As I said before, I think “Crystal Skull” is the best Indy movie since the flawless “Raiders” because, simply, it reminded me the most of “Raiders.”  Action sequences like the car chase were almost a direct homage to those of “Raiders” and yet weren’t imitations, but genuine add-ons that had originality all their own.  Marion returns and has lost none of her spunk, and the ever-shifty Mac is like a little more sinister combination of Sallah and Marcus (even Marcus himself makes his presence felt at a key point during a car chase, at least in statue-like spirit 😀 …).  Computer effects were kept to a minimum (though those ants were pushing it 😛 ), and Spielberg vehemently refused to use George Lucas’ signature digital camera, which just bastardized the Star Wars franchise.  A lot of the action had that care-free humor you’d expect out of an Indy movie, like the very first “chase” with Elvis playing on the radio or Indy and Mutt fighting their way out of a malt shop, 50s music blasting (no doubt a touch by George Lucas).  That shitty little classroom where Indy (make that Dr. Jones) actually does his day job is still there, and the red line on the map charting our heroes’ travels just brought as wide a nostalgia-induced smile to my face as possible, that probably being the series’ most memorable icon other than Indy’s fedora 😛 .  And, of course, a giant snake makes a cameo, and Indy’s reaction is everything you’d expect, and absolutely wonderful.  And yet, I was also impressed with how “Crystal Skull” separated itself from Indy’s earlier adventures so it wasn’t a complete homage…how Mutt was a pretty original character (despite the Brando-esque outfit) that could easily take Indy’s adventurous reigns (and wasn’t an annoying little shit like I thought Shia LaBeouf would be 😛 ).  Heaps upon heaps of flesh-eating ants and kung-fu fighting Aztecs are pretty silly additions, but I gotta admit, they’re original.  And Cate Blanchett…so ridiculous as the evil Russian dominatrix type with a thing for the supernatural, but in the pulp fiction world of an archaeologist battling the forces of evil and things spooky and other-worldly, she fits right in.

“Raiders of the Lost Ark” was conceived as an homage to those old 30s serials, and was so wonderful because it wasn’t a straight-up homage (which would probably make it a straight-up parody) as it became a completely original masterpiece of action, adventure, and humor.  I see “Crystal Skull” as another homage, this time to, well, “Raiders of the Lost Ark.”  I don’t think its intended purpose of homaging 50s B movies really works, but as a continuation, or just an add-on, to “Raiders,” it obviously can’t be the masterpiece that its model is, but nonetheless, the legacy continues.  As Indy snidely tells Marion in Raiders, “It’s not the years, honey, it’s the mileage.”  “Crystal Skull” does show the age of its star and the franchise, but it shows even more of the mileage.  We probably didn’t need to continue the franchise after a 20 year hiatus, but even upon seeing an older Indy adapting to a new world around him, I think this fourth chapter fits right in.  Welcome back, Dr. Jones.  It’s like you never left.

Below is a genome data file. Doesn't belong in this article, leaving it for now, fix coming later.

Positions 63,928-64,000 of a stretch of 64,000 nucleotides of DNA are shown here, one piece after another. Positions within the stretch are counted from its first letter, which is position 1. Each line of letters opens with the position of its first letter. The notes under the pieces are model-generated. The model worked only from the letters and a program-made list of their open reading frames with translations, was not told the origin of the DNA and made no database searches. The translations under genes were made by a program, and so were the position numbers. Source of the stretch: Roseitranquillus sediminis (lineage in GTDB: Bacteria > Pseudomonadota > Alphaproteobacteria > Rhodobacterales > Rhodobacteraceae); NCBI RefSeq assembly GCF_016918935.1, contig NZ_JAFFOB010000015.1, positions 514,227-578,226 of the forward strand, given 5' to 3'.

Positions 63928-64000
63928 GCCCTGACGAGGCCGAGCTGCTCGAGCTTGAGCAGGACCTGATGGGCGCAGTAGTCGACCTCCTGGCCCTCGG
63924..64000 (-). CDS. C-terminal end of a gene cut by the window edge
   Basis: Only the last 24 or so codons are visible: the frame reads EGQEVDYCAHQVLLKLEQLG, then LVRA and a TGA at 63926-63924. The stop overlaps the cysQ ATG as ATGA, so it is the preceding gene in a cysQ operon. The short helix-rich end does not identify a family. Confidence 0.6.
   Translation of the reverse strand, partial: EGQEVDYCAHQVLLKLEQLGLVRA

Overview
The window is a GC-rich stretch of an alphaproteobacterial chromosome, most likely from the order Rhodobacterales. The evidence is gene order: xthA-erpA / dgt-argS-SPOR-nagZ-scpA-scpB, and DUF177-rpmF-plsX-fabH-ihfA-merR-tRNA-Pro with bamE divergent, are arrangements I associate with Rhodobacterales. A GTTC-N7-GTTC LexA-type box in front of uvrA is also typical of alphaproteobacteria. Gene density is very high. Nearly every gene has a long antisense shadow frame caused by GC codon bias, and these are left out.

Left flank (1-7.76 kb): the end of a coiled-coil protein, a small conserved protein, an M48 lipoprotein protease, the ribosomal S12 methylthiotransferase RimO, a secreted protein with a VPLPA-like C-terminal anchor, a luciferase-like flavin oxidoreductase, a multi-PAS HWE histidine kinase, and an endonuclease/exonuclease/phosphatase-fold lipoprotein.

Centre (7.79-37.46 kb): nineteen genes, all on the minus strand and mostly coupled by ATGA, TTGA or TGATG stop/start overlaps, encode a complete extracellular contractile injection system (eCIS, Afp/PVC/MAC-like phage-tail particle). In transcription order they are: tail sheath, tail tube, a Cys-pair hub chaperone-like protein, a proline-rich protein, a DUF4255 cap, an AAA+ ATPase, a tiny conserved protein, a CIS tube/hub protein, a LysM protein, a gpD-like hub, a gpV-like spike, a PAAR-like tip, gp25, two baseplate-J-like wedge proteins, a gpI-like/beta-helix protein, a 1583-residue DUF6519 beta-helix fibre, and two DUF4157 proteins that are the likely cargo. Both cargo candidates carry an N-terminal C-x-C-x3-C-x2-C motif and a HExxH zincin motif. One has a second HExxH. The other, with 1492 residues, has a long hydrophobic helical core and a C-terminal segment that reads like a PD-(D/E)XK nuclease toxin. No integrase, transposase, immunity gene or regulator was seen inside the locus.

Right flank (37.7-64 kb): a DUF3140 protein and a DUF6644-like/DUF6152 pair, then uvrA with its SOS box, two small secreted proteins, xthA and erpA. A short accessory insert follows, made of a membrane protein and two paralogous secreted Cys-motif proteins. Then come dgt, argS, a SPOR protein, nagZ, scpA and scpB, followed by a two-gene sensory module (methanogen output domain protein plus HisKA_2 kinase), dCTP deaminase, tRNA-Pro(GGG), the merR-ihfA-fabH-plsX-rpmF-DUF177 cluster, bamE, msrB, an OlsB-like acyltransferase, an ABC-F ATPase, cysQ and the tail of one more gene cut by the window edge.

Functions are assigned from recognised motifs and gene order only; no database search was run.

Iron Man (Jon Favreau, 2008)

On a surface level, Iron Man really isn’t that different than the now-very familiar superhero film recipe that every fanboy/girl/person has memorized by heart…inexperienced, somewhat arrogant (though Tony Stark is anything but somewhat 😛 ) protagonist with a bit of hubris who has a life-altering experience and actually learns something in using his powers (Robert Downey Jr.), the one who seems like a friend but becomes foe through jealousy or what have you that the hero inevitably must do grand battle with (The Dude, a.k.a. Jeff Bridges), the tagalong sidekick (Terrence Howard), the quasi-love interest with whom the hero gets nowhere save through quirky flirting, or simply can’t or won’t go all the way with (Gwyneth Paltrow)…really, then, Iron Man doesn’t seem to set any new standard to make it an A-list superhero movie…doesn’t have the quirky charm of a Spider-Man or the sheer audacity of completely reinventing a franchise a la Tim Burton’s Batman or the dark humanistic aspects of a Batman Begins.  A lot of it is just a showcase of stuff getting blown up all cool-like (which are actually pretty few and far-between, making room for a lot more scenes of things like Tony Stark testing his new powers or stuff that goes on outside of crime-fighting, which is a trend I really, really like in the new-age superhero movie).  But, what I thought really set Iron Man apart from other recent superhero movies is one thing: this movie completely and utterly lives or dies by Robert Downey Jr.  And not only does the film succeed, it soars.